No Regrets

Posted on Front of House Apr 2009 - by Tandoori Magazine
No Regrets

Shanaz Khan, who owns and runs the café-style Chaat restaurant, tells Tandoori how she has made a go of it as a young woman.


When the London listings magazine Time Out called Chaat a “welcoming, home-style Bangladeshi kitchen”, in its review late last year, its chef-patron Shanaz Khan must have been overjoyed.


The cosy establishment though , which opened almost a year ago in the capital’s much sought after area of Shoreditch, has been anything but easy to launch. But open it did, thanks to Khan’s passion and steadfast attitude.


“I could write a whole book on the challenges I had to face in bringing about the realisation of what I wanted,” Khan freely admits. “I think the thing was to keep focused. I was balancing builders, license applications, suppliers and goodness knows what else. I did sometimes feel that I’m confronting various issues because I’m a woman. But in fact, I just thought a lot of the problems were because I’m trying to set up a business for the first time, not because I’m a woman in particular.”


Luckily, Khan’s background is couched in the restaurant trade anyway.


“My parents were in the business,” she says, “so that has always been my environment. With my generation the desire is to work smarter and not harder. The fact that I had also been in a managerial position for Giraffe, the family restaurant chain, put me in a good stead. One of the crucial aspects I learnt at Giraffe was that it wasn’t so much about running a restaurant as about running a business. Giraffe were very keen at making me hands on and all the business administration around it. So I had a wealth of experience there that I was able to bring to Chaat.”


Though at first Khan’s parents weren’t very supportive, thinking she’ll fall flat on her face at the very first hurdle, she now has her dad asking her for advice on how to run a kitchen.


“It’s great,” she says, “because I’ve got my mum or my aunt on the other end of the phone so I can run some recipe ideas past them. It has really gone full circle. That parental support is very good. Due to the culture in which I have been brought up, you have to fight to get what you want and it was already in me to do this. As a female you always have to explain why you want to go to university or start a business or whatever. However the male counterpart doesn’t need to do this. It’s a good thing sometimes to be from that culture because you really have to fight to do what you want, so I think that has actually helped.”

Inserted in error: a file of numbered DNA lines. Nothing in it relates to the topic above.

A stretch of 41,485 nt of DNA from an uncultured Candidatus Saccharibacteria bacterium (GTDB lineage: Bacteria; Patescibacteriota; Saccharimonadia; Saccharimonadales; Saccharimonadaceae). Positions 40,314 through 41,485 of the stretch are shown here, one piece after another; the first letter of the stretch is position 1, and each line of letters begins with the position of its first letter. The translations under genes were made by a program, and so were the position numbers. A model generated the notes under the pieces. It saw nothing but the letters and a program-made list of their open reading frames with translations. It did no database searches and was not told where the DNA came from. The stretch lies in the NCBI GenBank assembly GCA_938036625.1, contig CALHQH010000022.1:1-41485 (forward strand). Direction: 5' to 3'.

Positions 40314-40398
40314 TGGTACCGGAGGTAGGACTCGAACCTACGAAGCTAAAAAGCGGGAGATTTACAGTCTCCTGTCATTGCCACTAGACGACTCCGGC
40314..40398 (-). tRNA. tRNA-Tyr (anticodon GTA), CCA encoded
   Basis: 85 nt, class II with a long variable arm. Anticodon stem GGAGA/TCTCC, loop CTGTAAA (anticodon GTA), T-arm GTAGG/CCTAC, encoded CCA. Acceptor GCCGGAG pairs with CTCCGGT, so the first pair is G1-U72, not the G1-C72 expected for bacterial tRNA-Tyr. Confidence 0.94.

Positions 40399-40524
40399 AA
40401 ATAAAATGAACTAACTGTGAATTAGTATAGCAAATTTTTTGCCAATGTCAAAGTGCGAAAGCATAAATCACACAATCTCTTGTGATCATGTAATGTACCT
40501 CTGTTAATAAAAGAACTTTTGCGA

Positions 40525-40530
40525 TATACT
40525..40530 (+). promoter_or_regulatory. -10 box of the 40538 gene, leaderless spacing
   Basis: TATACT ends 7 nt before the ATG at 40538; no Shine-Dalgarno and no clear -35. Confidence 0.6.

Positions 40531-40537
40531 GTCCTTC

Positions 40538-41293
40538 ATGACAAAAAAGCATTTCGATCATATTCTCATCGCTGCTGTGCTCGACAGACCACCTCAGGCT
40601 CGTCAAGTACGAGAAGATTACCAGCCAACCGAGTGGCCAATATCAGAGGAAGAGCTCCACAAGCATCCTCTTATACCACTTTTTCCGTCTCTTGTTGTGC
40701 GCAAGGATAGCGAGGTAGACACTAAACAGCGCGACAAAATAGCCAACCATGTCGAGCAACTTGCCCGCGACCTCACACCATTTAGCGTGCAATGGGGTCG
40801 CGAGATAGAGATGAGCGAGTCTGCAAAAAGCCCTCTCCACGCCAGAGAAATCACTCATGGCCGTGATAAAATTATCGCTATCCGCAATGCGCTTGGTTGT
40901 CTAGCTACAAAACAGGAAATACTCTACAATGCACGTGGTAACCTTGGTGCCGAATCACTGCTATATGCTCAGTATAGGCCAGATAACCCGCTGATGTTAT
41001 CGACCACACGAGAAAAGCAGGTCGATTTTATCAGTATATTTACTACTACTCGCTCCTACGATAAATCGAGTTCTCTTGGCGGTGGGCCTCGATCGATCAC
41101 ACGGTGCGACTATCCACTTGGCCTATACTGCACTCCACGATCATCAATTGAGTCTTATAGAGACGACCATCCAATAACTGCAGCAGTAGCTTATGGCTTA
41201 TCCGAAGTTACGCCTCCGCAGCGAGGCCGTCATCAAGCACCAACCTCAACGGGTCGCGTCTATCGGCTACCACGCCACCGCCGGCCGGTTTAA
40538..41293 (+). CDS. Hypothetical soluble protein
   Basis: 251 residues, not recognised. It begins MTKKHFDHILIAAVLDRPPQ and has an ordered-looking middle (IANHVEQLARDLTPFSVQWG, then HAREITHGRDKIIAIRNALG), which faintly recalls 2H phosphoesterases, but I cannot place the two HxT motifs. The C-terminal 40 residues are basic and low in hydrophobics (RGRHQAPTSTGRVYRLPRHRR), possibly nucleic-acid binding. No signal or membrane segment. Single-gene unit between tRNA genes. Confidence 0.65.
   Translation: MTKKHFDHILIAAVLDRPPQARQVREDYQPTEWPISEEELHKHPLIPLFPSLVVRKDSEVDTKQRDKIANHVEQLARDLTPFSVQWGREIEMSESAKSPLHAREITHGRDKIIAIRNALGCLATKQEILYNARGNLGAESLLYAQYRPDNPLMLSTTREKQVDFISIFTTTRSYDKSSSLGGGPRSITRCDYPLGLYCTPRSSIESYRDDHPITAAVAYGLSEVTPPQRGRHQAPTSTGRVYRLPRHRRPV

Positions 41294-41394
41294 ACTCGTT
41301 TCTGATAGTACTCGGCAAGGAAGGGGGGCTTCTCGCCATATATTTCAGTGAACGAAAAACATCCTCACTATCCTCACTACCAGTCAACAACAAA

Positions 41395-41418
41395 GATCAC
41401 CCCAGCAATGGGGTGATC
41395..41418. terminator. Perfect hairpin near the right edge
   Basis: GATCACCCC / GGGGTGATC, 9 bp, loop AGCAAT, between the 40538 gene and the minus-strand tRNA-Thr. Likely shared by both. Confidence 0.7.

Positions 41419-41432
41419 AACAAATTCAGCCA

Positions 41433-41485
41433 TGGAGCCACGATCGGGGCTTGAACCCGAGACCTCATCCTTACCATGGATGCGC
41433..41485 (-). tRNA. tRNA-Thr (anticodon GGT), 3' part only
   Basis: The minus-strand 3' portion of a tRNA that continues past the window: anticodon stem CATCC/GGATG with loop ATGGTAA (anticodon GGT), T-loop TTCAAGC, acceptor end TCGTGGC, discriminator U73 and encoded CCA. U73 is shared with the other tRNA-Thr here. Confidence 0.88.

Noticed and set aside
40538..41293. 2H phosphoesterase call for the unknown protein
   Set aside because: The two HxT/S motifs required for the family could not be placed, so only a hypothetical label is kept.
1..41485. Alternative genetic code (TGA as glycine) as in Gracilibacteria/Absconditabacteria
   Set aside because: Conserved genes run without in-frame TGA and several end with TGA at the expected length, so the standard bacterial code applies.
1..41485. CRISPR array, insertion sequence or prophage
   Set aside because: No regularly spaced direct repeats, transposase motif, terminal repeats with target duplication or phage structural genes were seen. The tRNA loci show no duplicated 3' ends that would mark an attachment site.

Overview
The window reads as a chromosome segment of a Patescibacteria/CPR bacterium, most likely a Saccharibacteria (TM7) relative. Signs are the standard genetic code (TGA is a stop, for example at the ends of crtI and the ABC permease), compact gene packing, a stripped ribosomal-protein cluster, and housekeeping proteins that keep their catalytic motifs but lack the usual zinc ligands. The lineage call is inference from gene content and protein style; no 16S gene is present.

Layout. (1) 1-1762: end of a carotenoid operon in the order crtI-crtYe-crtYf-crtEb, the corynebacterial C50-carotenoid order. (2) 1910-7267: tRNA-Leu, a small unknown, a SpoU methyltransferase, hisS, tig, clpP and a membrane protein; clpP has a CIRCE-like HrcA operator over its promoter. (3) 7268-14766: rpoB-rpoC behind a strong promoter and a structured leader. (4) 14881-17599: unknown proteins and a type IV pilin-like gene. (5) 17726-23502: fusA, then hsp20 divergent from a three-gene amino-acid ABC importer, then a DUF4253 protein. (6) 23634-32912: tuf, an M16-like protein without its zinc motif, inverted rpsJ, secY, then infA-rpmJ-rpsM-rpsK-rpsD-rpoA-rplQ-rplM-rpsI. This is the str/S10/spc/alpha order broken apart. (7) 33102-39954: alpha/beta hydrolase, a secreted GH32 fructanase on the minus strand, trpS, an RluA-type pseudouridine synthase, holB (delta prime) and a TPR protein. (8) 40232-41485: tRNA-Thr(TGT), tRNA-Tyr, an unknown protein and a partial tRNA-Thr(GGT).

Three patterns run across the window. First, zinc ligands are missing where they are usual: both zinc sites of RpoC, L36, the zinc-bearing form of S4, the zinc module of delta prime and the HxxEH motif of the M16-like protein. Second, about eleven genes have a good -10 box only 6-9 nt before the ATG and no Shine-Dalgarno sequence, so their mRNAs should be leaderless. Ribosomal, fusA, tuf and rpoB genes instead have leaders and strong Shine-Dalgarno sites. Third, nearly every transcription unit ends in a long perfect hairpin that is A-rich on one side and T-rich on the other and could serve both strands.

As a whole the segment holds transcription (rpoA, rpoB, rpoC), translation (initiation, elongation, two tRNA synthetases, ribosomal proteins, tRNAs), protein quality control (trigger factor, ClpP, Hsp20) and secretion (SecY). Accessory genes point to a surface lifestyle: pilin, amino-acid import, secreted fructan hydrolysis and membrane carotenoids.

Chaat’s menu is short and affordable, but one which puts the emphasis on home-style cooking, with dishes including pan-fried tilapia, slow-cooked mutton and even keema.


“I get a lot of regulars,” notes Khan “and as it’s a small menu, what I try and do to keep it interesting is to add a few items to it every few months and take a few things off. The key thing is quality, freshness and taste. I have though had to learn quite a lot about cooking in quantity without impairing taste. At the end of the day, Chaat is a small restaurant and I would rather sell out of something than have anything that has just been heated up in the microwave for customers.”


Speaking from her experience with launching Chaat, Khan advises:


“Be determined and have the conviction to follow your vision. Otherwise you will just look back and regret it. It’s wrong to perceive it’s not in our culture or not the social norm for women to be in the food and restaurant business. Also there are great support services such as Business Link who don’t see you as a woman but as someone trying to set up a business. I’ve got friends who were so supportive in me doing this. They saw me through the hard times and hopefully all that would have paid off. Don’t use your cultural background as an excuse not to do it.”

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